Tuesday, April 20, 2010

Trailers Trashed

So today I have three trailers: The horrible, the great and the good.


This first one is everything wrong about trailers and about a lot of Hollywood movies. These crimes are, in no particular order:

-CG animals voiced by people like Owen Wilson, in what may disturbingly be his first post-suicide attempt role.

-CG animals in general. This horrific trend is creepy and 100% unrealistic. But, the shit sells, and the kid demos certainly seem to keep making these films their money back. This all makes me nostalgic for Milo and Otis: http://videodetective.com/titledetails.aspx?publishedid=3327.

-Stereotypical racial assignments to animals, notably latinos actors (who are almost certainly going to be George Lopez, or the poor man's George Lopez, Carlos Mencia) as chihuahuas and other pointy-eared excitable breeds. Makes me sick to my stomach.

-Movies based off of pre-existing though meaningless properties. In this case, Marmaduke. Has anyone ever actually read a Marmaduke comic? They're fucking lame.
 What Producer Asshole (captialized, as I assume that's his credit on the film) saw this comic and said, "hey, that's a great basis for a movie."

-Music choices: "California." This once decent song has been used and abused far too many times to have anything left. It's been used in every other movie and TV shots that takes place in California  for the last decade. "California Love," by 2Pac? Ugh...

A Serious Man

This is probably my favorite trailer of 2009, and it works great for several reasons, again in no particular order:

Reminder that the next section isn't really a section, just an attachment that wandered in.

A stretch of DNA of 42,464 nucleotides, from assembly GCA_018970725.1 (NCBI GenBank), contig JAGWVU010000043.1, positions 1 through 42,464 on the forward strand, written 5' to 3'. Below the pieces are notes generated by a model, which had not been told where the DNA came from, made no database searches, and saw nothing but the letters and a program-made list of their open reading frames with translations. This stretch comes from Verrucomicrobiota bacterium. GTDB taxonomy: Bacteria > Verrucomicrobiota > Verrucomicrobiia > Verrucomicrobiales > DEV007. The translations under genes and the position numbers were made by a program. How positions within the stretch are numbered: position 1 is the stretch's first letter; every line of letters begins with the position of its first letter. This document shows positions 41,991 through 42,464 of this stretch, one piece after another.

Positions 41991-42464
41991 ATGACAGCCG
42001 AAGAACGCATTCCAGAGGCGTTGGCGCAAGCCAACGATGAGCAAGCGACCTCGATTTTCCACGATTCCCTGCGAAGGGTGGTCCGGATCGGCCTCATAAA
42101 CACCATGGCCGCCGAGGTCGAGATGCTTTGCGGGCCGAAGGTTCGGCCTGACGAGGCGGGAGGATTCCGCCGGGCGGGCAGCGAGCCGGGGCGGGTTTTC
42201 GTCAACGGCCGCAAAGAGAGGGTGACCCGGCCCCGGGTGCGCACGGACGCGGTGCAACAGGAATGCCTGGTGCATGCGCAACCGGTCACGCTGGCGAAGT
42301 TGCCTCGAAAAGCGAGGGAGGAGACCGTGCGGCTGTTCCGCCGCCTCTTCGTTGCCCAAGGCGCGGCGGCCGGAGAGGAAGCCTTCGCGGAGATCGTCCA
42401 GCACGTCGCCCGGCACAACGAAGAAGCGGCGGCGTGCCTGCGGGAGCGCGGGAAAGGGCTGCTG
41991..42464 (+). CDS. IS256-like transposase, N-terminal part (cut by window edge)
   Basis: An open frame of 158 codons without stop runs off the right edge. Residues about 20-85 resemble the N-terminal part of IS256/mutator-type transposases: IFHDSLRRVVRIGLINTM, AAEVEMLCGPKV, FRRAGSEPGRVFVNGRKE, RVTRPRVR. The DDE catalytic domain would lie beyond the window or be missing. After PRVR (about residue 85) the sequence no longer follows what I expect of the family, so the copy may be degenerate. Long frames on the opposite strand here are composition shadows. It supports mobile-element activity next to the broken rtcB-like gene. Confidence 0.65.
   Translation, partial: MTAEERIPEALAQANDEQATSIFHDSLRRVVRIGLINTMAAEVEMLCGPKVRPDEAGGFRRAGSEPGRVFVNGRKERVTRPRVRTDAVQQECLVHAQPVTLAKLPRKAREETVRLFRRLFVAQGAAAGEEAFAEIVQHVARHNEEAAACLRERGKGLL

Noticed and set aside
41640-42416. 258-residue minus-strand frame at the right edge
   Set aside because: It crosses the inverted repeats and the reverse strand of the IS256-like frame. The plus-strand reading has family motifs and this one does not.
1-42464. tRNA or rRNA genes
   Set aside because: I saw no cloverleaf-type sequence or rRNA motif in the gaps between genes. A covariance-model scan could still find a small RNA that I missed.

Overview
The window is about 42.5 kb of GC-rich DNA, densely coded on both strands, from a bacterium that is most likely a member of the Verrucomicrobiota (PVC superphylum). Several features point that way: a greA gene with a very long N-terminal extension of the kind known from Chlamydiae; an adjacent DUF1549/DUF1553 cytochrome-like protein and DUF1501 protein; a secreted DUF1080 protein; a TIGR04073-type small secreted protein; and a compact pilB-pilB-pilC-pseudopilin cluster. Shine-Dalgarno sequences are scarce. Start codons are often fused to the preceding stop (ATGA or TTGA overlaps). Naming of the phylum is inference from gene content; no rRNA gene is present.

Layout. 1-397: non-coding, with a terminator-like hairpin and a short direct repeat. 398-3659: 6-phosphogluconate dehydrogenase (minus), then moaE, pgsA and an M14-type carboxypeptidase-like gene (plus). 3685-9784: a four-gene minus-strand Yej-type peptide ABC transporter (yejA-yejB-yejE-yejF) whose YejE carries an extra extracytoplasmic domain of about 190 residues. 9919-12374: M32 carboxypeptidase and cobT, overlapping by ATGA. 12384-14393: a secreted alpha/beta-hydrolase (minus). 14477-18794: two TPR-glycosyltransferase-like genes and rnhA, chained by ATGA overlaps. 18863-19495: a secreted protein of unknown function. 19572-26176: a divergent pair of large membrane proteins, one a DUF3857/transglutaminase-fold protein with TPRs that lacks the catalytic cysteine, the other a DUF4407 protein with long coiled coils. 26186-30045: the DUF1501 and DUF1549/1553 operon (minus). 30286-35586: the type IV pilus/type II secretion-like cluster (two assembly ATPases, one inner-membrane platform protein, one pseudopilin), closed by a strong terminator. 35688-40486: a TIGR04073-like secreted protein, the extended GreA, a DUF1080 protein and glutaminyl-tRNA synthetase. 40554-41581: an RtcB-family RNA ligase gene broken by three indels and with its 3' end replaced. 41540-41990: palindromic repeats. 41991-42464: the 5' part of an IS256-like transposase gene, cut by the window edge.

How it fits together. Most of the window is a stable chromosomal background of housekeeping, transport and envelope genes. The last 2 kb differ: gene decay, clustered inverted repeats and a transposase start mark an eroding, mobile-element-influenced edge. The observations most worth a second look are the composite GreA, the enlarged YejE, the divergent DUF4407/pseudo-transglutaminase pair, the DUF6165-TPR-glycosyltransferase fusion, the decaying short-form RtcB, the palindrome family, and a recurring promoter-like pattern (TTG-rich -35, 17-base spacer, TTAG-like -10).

-It sells the film, without having to give away the plot. This should be the goal of most trailers, but unfortunately most editors/producers/etc are too lazy to create a film that has anything worth concealing and needs a trailer with imagery capable of doing what this does. This trailer says both a lot and a little. What do we learn? We learn that this is a man, probably a professor and probably Jewish, who is going through some kind of overwhelming breakdown. In short, we get to know the what, without knowing the why.

-It is quick. There is a succession of shots, cut to a sound that we eventually see is from the man getting his face repeatedly smashed into a wall, which increasingly build tension: wife saying she wants a divorce, a man saying everything's going to be fine, a man saying that they've had denigrating letters about our protagonist, a repeat of the everything's going to be fine shot, a car slamming into another, the man saying he needs help.  It all builds to the longest scene we get:  the receptionist for the Rabbi goes and asks him if he would see the man. It's very slow. She comes back and says no, he's thinking. BOOM! Music! Credits! Coens! The thing is like a short film.

Get Low:

Things I like about this trailer:

-Robert Duvall in a crazy beard, who eventually shaves it and stills stays crazy.

-Bill Murray not as a CG animal.

-The time period/context.

-Again, this is a trailer that sells itself without selling itself out in the process. A mystery is revealed to us over the course of the trailer; a crazy man has been living alone and now wants to stage a funeral for himself while still alive. Everyone is sort of afraid/in awe of him. He may have dark secrets, and everything is promised to be revealed at the funeral.